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As our computers become more powerful and our reach becomes more ambitious, when do the benefits of big data begin to decline?  Surely there is a limit to the effectiveness of the ever-increasing amount of data stored on the web, in the cloud, and on our mobile devices. But where is that limit – the inflection point, at which identifying, collecting, and storing more data becomes counter-productive?

Since the early days of mainframes behind the doors, humans have energetically built processers with more power, designed larger and larger databases, and captured more and more data for those databases. At the same time, however, we have recognized that the abundance of stored data and information can result in information overload, “analysis paralysis”, and poor decisions. What we need is a metaphor or template for knowing when more data is too much data – for knowing when big data has become too big.

Malcolm Gladwell has discussed the differences in decisions that can be framed as puzzles and those framed as mysteries, and the challenges of each for decision makers. Puzzles are decisions frustrated by a lack of information. As with a jigsaw puzzle, once the final piece of information falls into its correct place, the picture is complete. The decision maker has solved the puzzle and found the answer. Puzzles resolve to nice, satisfying conclusions, and are typically lacking in ambiguity and uncertainty.

Mysteries, however, are frustrated by too much information. The decision maker is inundated with information, and more information merely leads to more ambiguity and more uncertainty. Somehow the decision maker must navigate through the fog of information, using his experience and insight to make a best guess at the answer, i.e. to connect the dots in a sea of data. Mysteries do not resolve to a satisfying conclusion, and sometimes the decision maker even senses that there may be other, and possibly better solutions.

The federal government’s drive toward big data, larger and larger databases, and more complex systems to manage the data and its databases continues.  Recent years have also brought increased emphasis on transparency, accountability, and access to the taxpayer – all good, sound policies and intentions. But even good intentions and policies can lead to declining returns.  The combined effect of big data and transparency has increased the amount of data and information that decision makers must contend with, moving decision making away from a puzzle-solving approach to a mystery-solving approach.  So, how does the decision maker – federal employee or taxpayer – navigate through the fog of information?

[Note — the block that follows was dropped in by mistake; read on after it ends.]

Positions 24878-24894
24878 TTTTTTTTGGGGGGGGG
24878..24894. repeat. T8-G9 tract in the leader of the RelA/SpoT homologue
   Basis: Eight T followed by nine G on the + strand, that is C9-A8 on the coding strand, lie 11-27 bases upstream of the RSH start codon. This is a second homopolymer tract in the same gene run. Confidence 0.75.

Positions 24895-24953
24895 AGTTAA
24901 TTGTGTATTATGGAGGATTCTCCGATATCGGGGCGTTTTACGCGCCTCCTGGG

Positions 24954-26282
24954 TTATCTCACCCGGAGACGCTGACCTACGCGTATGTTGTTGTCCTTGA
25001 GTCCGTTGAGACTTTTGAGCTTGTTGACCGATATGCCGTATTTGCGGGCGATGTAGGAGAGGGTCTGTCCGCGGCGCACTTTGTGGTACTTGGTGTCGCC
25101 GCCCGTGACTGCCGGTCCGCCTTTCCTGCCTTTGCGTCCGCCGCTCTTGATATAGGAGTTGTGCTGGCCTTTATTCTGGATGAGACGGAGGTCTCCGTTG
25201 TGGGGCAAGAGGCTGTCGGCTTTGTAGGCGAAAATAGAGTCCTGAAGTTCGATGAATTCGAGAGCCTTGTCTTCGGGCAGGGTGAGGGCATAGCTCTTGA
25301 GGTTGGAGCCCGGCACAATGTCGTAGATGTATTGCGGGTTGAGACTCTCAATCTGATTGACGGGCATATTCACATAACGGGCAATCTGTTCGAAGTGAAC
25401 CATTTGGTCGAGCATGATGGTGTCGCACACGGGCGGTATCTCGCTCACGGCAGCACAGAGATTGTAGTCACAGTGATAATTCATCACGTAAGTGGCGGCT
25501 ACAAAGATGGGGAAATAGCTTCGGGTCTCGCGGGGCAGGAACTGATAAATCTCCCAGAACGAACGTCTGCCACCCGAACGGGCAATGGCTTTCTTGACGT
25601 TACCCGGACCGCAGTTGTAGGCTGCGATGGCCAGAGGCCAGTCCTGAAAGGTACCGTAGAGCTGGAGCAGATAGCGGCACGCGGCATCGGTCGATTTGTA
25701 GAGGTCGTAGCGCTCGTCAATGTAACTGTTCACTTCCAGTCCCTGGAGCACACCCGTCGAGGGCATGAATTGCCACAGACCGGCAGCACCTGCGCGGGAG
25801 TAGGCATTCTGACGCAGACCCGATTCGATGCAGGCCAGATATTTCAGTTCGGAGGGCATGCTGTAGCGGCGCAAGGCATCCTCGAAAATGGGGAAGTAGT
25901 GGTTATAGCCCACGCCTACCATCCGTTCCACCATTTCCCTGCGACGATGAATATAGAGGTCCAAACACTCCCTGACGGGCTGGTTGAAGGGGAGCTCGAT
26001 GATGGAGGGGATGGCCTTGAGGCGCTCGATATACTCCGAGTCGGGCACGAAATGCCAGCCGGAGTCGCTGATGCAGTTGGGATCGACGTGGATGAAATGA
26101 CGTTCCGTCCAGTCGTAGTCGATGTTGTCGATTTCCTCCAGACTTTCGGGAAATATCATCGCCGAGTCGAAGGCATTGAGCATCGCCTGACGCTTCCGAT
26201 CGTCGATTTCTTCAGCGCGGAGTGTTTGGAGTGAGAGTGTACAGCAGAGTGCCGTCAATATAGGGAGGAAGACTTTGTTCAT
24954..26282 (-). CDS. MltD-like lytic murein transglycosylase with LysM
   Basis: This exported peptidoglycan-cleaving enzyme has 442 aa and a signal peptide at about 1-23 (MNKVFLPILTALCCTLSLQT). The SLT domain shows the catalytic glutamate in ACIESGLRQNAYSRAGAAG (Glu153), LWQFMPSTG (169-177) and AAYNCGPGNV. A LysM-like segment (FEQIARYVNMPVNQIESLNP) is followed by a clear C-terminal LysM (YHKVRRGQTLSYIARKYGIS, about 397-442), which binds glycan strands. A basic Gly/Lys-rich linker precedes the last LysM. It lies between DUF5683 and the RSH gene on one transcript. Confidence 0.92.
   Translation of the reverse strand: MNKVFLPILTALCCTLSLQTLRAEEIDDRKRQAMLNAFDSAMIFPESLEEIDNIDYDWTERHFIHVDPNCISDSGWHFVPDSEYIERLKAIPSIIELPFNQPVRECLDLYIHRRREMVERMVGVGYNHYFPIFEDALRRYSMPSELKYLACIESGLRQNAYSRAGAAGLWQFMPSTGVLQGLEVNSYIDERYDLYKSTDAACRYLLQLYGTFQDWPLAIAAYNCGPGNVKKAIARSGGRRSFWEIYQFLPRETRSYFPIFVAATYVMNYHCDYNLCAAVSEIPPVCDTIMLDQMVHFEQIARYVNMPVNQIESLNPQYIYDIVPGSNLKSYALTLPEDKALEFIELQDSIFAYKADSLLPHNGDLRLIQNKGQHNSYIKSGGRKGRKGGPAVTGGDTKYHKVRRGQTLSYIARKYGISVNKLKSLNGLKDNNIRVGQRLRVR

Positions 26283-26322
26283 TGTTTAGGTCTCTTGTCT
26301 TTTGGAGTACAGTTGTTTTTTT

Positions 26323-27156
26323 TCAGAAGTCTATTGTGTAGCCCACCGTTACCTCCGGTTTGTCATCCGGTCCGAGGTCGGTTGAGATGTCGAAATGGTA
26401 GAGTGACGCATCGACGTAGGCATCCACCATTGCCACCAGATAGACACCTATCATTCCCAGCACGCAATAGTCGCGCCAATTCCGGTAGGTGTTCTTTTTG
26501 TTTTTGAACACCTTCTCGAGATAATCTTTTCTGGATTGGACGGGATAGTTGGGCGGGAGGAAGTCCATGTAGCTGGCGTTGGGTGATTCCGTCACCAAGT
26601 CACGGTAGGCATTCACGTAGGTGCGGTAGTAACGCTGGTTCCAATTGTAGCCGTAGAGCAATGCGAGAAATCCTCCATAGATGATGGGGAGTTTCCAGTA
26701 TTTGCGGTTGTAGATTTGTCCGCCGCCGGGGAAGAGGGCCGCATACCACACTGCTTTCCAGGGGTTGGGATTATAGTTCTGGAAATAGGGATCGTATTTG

Well, there is no clear-cut, definitive answer, and there is no mathematical formula that can tell us when more information is too much information.  If there were, we would still be living in a puzzle-solving world. This, however, is the information age.

In the information age, the best way to navigate the fog of information overload, become a better mystery solver, and make better strategic decisions is to change the way one thinks.  A recognition of one’s cognitive biases is key. Many current authors have written about recent findings regarding cognitive biases such as overconfidence, anchoring, and rigid framing. With conscious, focused effort, each of these can be mediated by the decision maker.

Decision makers also need to leave their comfort zones more often – much more often -- and strive to think more creatively and imaginatively. Like a real-world Sherlock Holmes, they must come to recognize and acknowledge the dog that didn’t bark.  They must be able to connect the dots in a world of fog, ambiguity, and uncertainty.  And finally, maintaining one’s curiosity is critical; without an interest in what drives the world, and what wags its tail, wanna-be Sherlocks will be stuck at the puzzle stage, always looking for the missing puzzle piece when the answer is right in front of them amid the buzzing, overloaded information picture.

Gerry Gingrich is a professor at the iCollege at the National Defense University, where she specializes in leadership and executive decision making, cyber strategy, and innovation. With 25 years in the federal sector, she is a frequent speaker and writer on cyber leadership and behavioral and IT-driven change.

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